The scenes on the TV were the sort of thing you expect from Paris, where rioters in fluoro vests clashed with police. It certainly isn’t the sort of behaviour I would associate with Melbourne, Australia. It started when construction workers turned on their own union, the Construction, Forestry, Maritime, Mining and Energy Union (CFMEU), at their headquarters in the Melbourne CBD, all about vaccination for construction workers. Later, the ranks of the unionists were swelled with a delighted rent-a-crowd, and the anti-vax fraternity, some dressed in shiny new fluoro vests. The violence spread to the virtually empty city streets, and on to the main arteries into the city, and over a couple of days the response escalated from a bunch of coppers trying to keep the peace to police in full protective riot gear, armed with shields and batons. By that time, the protesters had moved on to Melbourne’s war memorial, a confronting act seen by many as desecration.
Why did this happen?
Dan Andrews, Victoria’s Premier, declared a sudden two-week lockdown and mandatory vaccination for construction workers. He did this because “Construction sites have been the source of more than 330 Covid-19 cases in the current Melbourne outbreak of the Delta strain.” [The Guardian].
But that’s just the straw that broke the camel’s back.
Basically, everyone is tired of lockdowns. More than tired. The poohbahs in the state governments have created an increasingly divided society. The pandemic isn’t all that hard if you can work from home without losing your income, which applies to most public servants. They even got a pay rise (!) But month after month of trying to prop up a business which can’t have customers, home-schooling your kids, being stuck in a two-bedroom flat, being unable to plan your travel, getting stranded somewhere unable to get home etc etc takes a toll. Especially when the rules can so easily be bent or broken for celebrities.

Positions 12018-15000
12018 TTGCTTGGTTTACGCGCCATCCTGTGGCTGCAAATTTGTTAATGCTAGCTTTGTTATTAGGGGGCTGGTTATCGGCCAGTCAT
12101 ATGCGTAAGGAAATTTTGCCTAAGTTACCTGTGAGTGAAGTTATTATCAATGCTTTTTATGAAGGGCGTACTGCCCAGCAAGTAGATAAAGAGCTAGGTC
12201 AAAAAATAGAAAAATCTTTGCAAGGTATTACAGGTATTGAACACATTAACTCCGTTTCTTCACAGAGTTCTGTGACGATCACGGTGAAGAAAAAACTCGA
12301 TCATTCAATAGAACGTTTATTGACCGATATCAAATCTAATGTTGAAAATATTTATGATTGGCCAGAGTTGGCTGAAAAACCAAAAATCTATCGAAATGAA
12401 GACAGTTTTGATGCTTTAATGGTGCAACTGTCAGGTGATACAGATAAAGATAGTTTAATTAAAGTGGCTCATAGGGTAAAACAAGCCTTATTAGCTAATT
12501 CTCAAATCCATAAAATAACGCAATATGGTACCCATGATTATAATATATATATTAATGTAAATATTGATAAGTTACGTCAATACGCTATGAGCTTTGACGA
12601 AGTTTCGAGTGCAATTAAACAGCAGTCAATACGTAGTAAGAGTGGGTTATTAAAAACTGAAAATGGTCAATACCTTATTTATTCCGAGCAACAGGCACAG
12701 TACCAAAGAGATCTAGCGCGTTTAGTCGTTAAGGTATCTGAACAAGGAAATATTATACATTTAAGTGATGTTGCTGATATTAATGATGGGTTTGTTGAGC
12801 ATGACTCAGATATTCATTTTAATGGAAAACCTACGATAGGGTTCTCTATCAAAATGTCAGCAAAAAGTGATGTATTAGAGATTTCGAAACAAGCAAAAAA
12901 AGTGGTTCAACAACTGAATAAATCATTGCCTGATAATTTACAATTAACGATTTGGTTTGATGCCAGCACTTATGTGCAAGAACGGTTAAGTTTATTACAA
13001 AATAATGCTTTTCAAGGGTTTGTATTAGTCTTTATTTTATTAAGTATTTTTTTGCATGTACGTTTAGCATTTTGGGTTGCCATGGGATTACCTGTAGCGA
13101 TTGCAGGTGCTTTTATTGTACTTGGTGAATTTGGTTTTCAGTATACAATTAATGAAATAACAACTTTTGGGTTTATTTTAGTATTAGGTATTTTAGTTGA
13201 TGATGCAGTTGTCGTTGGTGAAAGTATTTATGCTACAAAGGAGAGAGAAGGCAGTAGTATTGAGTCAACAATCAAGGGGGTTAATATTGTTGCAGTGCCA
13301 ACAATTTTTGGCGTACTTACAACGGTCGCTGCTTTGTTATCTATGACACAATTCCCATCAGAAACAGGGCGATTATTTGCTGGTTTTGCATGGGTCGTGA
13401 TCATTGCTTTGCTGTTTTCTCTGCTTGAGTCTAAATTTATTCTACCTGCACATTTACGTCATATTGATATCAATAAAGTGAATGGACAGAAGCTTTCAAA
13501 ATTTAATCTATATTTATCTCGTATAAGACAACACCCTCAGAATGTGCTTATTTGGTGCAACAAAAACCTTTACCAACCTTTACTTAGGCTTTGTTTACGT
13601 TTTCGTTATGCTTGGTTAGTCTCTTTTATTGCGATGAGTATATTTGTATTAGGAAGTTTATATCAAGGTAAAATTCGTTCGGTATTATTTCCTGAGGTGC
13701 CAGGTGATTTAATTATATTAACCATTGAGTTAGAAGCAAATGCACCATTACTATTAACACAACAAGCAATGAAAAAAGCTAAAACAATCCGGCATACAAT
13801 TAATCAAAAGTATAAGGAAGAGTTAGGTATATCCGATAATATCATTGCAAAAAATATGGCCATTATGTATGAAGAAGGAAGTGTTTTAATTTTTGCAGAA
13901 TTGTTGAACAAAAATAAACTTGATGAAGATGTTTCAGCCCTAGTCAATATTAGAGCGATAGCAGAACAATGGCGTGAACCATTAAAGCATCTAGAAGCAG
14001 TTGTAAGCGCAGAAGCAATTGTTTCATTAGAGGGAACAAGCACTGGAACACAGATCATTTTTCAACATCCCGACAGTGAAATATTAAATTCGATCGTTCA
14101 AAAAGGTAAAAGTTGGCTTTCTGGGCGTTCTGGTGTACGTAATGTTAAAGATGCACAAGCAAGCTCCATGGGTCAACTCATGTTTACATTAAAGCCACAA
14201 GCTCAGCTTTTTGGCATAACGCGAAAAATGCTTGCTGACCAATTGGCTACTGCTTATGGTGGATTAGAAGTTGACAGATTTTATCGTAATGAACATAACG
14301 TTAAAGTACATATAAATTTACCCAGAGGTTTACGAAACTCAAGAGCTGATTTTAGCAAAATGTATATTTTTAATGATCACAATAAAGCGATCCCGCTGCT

There have been covid protests in Sydney, our biggest city, too. But nothing to rival what happened in Melbourne this week. Maybe that’s because Sydney has not had to endure months and months of strict lockdowns. Even Dan has finally recognized that covid-19 is now endemic. We have to learn to live with it.
Some things never change, though. Melbourne is having a public holiday because the AFL grand final will be played tomorrow. Bear in mind that the city is in lockdown and the grand final will be played in Perth. I guess this is a gesture to getting back to normal.
(*) French Queen Marie-Antoinette is claimed to have said, “Let them eat cake” when she was told the French peasants had no bread and were starving. There’s no proof she ever did, as explained in Brittanica. As the article says, “Essentially, stories of rulers or aristocrats oblivious to their privileges are popular and widespread legends.” But they’re actually pretty accurate. It’s easy enough to see some of the faceless bureaucrats saying something like this in the state capitals. Perhaps those people should also remember that Queen Marie-Antoinette and her husband, King Louis XVI, lost their heads on the guillotine not long after she was supposed to have made that statement.
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